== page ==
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Korge insists it's a mistake to think that a person's ability to do business with the county depends on his willingness to contribute. "There are no ramifications to not donating," he says. "If anyone thinks that, then they erroneously came to that conclusion because of their own paranoia or fear that is unwarranted." And he rejects the notion that donating to various political campaigns at his request -- or the mayor's -- is simply a cost of doing business with Miami-Dade County: "I think they would be stupid to think that."
As a result of Korge's successful fundraising efforts, he was recently named co-chair of the Democratic National Committee Business Council, a group of influential donors and fundraisers who meet regularly with the party's leadership. Commissioner Barbara Carey expresses amazement at how quickly Korge has become active within the party at a national level. "I asked him once what he wanted, and he said maybe he'd get an ambassadorship," recalls Carey.
"I wouldn't mind being an ambassador someday," Korge acknowledges. "I think it is a job I could do well. I've always liked foreign affairs. But at this point in my life I don't think I could afford to do that. It is a very costly job." He says he and his wife have talked about foreign service, but she is loath to live outside the United States while their three children are still growing up. (The youngest is seven years old.) But he quickly adds, "If I were ever offered an ambassadorship, I would consider it."
Korge is thinking plenty about his future. He says he's eager to move beyond the relentless battles at county hall, and he certainly doesn't want to be known as a lobbyist, or even a lawyer-lobbyist, for the rest of his life.
Among other things, he's given thought to running for office himself. In fact, he claims he was approached earlier this year about running for Florida secretary of state but declined for two reasons: "I don't think that particular position interests me, and I could not afford to live off a $95,000-a-year salary at this point in my life." (Korge will not discuss his income. "What my clients pay me, as far as I'm concerned, is privileged information," he says. Commissioner Dennis Moss once suggested that lobbyists should be required to disclose their fees, but the idea was quickly shot down after strong opposition from Korge and others.)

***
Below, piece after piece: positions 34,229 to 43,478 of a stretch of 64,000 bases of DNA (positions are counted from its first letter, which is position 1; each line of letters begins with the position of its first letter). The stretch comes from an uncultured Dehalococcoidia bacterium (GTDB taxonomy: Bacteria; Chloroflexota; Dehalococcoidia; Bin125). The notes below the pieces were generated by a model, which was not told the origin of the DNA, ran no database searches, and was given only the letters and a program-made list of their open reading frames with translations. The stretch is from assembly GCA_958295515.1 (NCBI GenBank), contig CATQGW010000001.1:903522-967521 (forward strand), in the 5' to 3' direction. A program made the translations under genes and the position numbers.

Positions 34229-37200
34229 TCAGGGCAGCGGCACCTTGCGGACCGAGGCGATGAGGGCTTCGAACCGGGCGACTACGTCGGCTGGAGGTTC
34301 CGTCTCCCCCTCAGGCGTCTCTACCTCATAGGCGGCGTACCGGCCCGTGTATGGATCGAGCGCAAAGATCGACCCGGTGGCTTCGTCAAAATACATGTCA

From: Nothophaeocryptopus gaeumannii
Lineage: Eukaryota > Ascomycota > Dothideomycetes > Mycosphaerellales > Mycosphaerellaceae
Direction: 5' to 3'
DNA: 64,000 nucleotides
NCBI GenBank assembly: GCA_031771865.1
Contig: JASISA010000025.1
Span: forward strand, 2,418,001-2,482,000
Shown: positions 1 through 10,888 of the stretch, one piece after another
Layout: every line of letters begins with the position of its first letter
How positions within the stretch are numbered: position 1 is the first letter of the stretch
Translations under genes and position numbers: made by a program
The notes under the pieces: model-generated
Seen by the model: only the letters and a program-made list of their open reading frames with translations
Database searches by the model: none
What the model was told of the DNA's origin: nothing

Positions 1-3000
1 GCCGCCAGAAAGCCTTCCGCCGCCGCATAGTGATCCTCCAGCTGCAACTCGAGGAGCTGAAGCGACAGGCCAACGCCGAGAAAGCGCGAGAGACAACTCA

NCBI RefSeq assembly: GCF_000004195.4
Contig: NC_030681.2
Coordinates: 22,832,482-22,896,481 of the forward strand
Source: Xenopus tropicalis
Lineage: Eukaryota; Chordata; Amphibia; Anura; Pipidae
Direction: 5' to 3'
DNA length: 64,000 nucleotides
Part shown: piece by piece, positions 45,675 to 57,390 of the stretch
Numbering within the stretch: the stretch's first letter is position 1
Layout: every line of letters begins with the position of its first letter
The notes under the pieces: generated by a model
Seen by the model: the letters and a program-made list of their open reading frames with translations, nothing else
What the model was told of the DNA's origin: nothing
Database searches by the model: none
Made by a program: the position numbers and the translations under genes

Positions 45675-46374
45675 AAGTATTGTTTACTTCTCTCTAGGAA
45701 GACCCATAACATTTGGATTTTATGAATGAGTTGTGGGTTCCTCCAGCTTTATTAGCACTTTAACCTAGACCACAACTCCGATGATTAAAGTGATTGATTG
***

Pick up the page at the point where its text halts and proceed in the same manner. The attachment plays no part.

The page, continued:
Sergio Pino can barely imagine Korge the candidate. "I wouldn't let him run for office," he says with a laugh. "I would never let a friend of mine do that." Such talk provokes Phil Hamersmith as well. "Chris has this need to be loved, to be applauded, to be somehow recognized," he opines. "He desperately wants to be respected. Chris has talked to me and others about running for office himself. I don't believe he is at all electable. Maybe I'm wrong, but I don't think a short, balding Lebanese guy from Miami is electable in the state of Florida."
For the time being, though, Korge says he is most interested in continuing to influence the political process from the sidelines. More than that, he considers it his civic duty. "I have a responsibility to put my forces behind people I really believe in and to oppose people who I really think are not up to par," he declares. "I think I have that responsibility. Chris Korge has a responsibility to support good people."
And it's a safe bet those "good people" will continue their support of Korge's position as a wealthy and powerful man.